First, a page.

Mayor London Breed and Board President Norman Yee Introduce $500 Million Affordable Housing Bond
The Bond, which would appear on the November ballot, would fund the creation and preservation of affordable housing in San Francisco
Mayor London N. Breed and Board of Supervisors President Norman Yee today announced the introduction of a $500 million Affordable Housing Bond at the Board of Supervisors, which would fund the creation, preservation, and rehabilitation of affordable housing in San Francisco. Supervisors Vallie Brown, Ahsha Safai, Shamann Walton, and Catherine Stefani are co-sponsoring the Bond.
The Bond was crafted by a working group chaired by Mayor Breed and President Yee, consisting of a diverse group of community leaders, housing activists, developers, and neighborhood representatives, and other stakeholders. The Bond would appear on the November 2019 ballot if approved by the Board of Supervisors.
Funding from the Bond would enable approximately 2,000 units of affordable housing to start construction in the next four years. These projects would serve vulnerable residents, including seniors, formerly homeless individuals, veterans and families. Funding would also expand the pipeline for new housing projects, especially for 100% supportive housing projects.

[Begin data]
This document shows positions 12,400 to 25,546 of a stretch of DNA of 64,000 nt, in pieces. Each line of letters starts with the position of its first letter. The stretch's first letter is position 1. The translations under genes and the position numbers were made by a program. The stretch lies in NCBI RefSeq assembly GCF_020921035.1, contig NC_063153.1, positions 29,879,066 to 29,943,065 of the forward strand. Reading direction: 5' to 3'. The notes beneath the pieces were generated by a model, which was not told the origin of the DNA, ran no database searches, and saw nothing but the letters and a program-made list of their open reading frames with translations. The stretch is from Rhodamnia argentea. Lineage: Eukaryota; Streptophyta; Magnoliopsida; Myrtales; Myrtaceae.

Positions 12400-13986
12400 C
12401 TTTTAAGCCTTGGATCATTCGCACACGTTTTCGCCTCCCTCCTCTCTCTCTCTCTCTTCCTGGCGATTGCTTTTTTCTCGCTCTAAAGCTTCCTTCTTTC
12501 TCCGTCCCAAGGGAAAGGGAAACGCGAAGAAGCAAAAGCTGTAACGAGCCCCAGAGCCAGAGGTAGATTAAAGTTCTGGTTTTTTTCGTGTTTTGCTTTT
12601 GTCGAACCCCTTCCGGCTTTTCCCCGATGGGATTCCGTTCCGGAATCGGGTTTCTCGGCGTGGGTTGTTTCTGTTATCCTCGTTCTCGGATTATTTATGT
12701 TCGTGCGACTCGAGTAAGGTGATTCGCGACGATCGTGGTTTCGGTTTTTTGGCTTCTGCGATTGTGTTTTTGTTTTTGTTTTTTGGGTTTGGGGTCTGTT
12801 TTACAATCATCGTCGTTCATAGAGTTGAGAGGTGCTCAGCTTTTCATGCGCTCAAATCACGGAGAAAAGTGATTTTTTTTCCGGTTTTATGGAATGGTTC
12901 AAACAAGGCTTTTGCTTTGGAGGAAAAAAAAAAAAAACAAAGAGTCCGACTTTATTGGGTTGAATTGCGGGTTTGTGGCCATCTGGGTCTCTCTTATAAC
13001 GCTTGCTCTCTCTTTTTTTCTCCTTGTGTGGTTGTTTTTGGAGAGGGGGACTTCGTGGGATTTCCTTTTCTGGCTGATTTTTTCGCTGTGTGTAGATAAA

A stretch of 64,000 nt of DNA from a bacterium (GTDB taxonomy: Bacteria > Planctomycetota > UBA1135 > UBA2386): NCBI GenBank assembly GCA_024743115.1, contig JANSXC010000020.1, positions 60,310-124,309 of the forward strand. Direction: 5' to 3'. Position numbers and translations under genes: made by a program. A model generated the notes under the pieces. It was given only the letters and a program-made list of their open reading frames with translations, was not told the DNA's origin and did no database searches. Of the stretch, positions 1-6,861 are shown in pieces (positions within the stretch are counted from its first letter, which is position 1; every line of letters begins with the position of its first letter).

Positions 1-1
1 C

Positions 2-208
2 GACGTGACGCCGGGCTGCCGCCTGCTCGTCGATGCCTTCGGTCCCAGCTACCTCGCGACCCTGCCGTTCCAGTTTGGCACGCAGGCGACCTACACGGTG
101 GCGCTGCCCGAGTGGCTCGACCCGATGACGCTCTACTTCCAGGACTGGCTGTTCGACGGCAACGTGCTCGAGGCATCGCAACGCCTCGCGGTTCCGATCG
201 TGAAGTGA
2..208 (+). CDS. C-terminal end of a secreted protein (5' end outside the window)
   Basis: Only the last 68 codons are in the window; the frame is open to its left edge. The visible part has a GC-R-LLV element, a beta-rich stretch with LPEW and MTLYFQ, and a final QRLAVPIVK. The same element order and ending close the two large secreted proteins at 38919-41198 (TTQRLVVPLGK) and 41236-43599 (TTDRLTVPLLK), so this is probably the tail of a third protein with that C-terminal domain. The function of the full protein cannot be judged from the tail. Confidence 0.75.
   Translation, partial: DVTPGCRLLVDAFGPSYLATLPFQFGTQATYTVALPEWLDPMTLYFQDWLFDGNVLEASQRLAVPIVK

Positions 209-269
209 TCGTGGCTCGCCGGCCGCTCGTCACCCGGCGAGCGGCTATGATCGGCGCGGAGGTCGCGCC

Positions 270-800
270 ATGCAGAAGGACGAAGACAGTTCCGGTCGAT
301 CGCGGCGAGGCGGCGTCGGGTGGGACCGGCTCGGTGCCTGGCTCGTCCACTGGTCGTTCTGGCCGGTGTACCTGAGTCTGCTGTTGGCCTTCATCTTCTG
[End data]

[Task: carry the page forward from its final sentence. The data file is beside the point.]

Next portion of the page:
“We are in a housing crisis that is pushing out our low- and middle-income residents. We desperately need more affordable housing, which is why this funding is so important,” said Mayor Breed. “Along with my efforts to streamline the process to get this housing built, this Bond will allow us to create more affordable homes for seniors, continue rebuilding our public housing throughout the City, begin construction on projects for low-income residents that are ready to be built today, and keep current tenants housed.”
“This Housing Bond is an opportunity for us to unite together to invest in one of the most important infrastructure projects there is: building homes we can actually afford,” said President Yee. “This Bond was thoughtfully crafted to address housing needs across the income spectrum. For the first time, there will be dedicated attention to seniors who are especially vulnerable due to their fixed incomes. I am committed to working with the Mayor and my Board colleagues to ensure that this Bond keeps moving in the right direction and is ultimately successful.”